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Matt Brynildson: Brewmaster of Firestone Walker

Innovators Series: The Lion, The Bear and The Merlin (Issue 19)
Firestone Walker's "Merlin" of brewing, Matt Brynildson
Firestone Walker's "Merlin" of brewing, Matt Brynildson

Most former homebrewers who “turn pro” learn the chemistry behind the carboy as they go, but award-winning Matt Brynildson came to his job with a sheepskin understanding of brewing science in his back pocket, having graduated from Michigan’s Kalamazoo College with a bachelor’s in chemistry in 1993.

Brynildson’s original plan was to become a doctor, and he was initially part of the college’s pre-med program. But during his undergrad years, a fellow student helped him get a part-time job at the Kalamazoo Spice Extraction Company, or Kalsec, and a gradual course correction ensued. It was there that Brynildson first dabbled in hop chemistry and where he first took up homebrewing.

Brynildson really liked working in the hop lab, and when graduation neared, he was feeling burned out from his four years as an undergrad and decided to take some time off from academics. He accepted a full-time position at Kalsec, and so his first job out of college was as a hop chemist. After a short time, he was sent to the Siebel Institute in Chicago for additional course work in organic chemistry. While there in 1995, Brynildson learned that Goose Island Beer Company was building its production facility on Fulton Street. When founder Greg Hall approached Matt’s class in search of prospective employees, the seed was planted that he could actually make a living brewing.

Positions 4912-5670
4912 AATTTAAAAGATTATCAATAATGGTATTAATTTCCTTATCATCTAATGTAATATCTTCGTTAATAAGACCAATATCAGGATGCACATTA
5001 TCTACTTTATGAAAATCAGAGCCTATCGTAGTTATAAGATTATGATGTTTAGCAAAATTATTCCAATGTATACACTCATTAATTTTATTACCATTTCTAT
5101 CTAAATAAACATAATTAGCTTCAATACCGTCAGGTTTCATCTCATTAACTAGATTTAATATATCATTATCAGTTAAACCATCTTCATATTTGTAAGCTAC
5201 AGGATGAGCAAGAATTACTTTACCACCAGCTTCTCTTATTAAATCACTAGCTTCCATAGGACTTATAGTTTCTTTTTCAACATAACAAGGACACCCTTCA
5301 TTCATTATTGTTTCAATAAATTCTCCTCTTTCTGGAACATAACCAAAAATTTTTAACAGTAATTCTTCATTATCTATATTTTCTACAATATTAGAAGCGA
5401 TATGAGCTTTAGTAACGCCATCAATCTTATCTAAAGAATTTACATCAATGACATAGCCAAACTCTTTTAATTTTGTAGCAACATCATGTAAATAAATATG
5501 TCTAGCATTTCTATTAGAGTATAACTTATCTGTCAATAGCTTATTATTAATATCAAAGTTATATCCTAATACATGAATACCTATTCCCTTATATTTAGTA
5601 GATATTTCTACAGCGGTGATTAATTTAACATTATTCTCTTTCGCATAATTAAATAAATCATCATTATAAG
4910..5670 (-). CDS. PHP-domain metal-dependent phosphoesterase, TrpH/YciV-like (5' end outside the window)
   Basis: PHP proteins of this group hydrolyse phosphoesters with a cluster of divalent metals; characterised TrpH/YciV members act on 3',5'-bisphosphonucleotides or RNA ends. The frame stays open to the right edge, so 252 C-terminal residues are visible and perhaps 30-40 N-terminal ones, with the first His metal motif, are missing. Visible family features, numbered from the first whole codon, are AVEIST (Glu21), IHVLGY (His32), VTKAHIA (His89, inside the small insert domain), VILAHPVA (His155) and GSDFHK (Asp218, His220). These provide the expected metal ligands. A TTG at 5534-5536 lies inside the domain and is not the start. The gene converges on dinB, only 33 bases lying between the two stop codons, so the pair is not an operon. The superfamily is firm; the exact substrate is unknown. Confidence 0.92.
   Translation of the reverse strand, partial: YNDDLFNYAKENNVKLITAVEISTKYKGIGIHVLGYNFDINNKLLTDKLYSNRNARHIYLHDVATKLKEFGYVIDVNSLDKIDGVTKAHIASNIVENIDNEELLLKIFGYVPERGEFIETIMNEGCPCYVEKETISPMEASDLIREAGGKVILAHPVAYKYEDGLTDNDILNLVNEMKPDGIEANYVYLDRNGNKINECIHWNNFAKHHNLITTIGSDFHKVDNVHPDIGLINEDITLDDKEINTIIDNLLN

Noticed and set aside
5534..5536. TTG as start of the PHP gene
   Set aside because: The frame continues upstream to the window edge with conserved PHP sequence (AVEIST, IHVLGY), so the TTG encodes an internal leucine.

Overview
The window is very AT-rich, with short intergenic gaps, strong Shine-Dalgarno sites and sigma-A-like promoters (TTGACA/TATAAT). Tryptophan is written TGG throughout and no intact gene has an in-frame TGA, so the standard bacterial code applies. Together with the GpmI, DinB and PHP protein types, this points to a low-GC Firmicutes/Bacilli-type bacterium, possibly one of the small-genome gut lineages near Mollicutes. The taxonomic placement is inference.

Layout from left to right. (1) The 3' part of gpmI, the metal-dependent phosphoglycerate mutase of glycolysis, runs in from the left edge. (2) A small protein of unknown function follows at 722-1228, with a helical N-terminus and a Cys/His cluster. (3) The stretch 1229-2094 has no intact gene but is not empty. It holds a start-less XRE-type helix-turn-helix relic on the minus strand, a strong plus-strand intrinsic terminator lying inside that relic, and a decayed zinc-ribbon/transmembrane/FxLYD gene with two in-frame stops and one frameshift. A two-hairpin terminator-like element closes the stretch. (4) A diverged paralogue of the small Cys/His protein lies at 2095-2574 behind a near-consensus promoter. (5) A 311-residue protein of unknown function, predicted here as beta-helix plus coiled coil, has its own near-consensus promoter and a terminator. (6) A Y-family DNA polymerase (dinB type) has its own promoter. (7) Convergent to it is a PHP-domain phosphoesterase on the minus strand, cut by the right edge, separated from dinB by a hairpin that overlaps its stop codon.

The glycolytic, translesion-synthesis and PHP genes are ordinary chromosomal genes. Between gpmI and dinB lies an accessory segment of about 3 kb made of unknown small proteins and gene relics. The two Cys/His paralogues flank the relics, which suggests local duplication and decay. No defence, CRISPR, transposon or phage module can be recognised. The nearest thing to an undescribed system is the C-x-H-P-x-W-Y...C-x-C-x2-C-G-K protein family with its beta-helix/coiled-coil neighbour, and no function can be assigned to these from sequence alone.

By the time he took the cellarman’s job at Goose Island, his plan to become Dr. Brynildson was receding in the rearview mirror. His decision to work at a brewery for nine dollars an hour left his family, which had been expecting a medical career, puzzled and wondering where it all went wrong for Matt.

But Matt put his chemistry background to good use. He got the lab at Goose Island up and running, and helped get its quality control in line. Within a year, he’d distinguished himself enough to become the head brewer. By 2000, after a number of years in Chicago, the Wild West came calling and a restless Brynildson decided the true big leagues of craft brewing were on the West Coast. A native of Litchfield, Minnesota with German and Norwegian ancestry, he left the Midwest behind.

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